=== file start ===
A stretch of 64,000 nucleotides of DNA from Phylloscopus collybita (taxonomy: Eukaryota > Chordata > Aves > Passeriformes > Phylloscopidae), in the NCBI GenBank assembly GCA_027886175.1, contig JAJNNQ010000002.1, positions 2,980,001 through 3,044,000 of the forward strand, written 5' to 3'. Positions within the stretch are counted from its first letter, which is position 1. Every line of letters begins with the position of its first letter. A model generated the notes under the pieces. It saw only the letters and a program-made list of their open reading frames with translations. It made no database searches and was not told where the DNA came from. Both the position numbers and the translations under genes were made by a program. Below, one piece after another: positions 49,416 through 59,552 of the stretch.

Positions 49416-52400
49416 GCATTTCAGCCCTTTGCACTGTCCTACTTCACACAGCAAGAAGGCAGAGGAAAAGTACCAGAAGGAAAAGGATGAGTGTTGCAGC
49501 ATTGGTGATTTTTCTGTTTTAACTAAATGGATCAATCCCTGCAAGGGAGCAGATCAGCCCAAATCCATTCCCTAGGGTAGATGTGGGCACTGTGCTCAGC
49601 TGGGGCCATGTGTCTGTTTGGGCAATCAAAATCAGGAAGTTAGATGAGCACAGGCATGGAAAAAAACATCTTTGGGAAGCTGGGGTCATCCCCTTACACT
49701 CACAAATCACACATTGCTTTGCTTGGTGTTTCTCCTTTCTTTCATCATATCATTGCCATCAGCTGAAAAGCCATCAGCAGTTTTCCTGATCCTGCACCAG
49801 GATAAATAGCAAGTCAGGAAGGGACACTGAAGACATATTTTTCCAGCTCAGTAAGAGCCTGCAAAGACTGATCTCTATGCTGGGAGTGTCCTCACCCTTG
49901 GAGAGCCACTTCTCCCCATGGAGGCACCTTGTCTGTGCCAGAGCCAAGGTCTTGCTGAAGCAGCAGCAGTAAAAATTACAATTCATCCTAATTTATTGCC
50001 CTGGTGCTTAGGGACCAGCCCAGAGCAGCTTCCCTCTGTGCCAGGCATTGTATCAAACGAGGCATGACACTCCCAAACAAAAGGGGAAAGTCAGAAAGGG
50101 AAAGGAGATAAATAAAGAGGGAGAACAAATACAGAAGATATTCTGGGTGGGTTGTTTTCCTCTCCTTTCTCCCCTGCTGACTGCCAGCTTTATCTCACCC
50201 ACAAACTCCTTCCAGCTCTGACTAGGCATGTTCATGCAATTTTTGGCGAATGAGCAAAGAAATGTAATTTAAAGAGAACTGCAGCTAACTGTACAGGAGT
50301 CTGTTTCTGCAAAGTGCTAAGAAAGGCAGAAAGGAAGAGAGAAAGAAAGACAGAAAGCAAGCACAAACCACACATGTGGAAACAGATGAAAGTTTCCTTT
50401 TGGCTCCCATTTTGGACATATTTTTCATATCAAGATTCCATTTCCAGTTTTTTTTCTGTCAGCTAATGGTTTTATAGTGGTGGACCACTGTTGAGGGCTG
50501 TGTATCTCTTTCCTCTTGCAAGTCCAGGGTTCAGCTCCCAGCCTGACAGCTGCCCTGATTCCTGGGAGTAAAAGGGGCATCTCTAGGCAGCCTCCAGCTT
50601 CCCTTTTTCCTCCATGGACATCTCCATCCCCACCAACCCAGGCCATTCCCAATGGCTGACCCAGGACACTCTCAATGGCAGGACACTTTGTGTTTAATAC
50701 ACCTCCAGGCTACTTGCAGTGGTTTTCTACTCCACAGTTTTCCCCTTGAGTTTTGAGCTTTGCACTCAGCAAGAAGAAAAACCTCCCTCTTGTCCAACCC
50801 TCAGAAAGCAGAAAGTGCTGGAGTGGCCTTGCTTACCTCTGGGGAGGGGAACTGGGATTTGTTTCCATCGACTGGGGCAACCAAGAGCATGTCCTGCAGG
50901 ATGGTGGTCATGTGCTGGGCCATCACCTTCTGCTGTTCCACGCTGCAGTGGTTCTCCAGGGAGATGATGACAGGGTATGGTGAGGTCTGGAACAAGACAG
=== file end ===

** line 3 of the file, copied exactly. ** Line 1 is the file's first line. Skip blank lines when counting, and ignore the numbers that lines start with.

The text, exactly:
49416 GCATTTCAGCCCTTTGCACTGTCCTACTTCACACAGCAAGAAGGCAGAGGAAAAGTACCAGAAGGAAAAGGATGAGTGTTGCAGC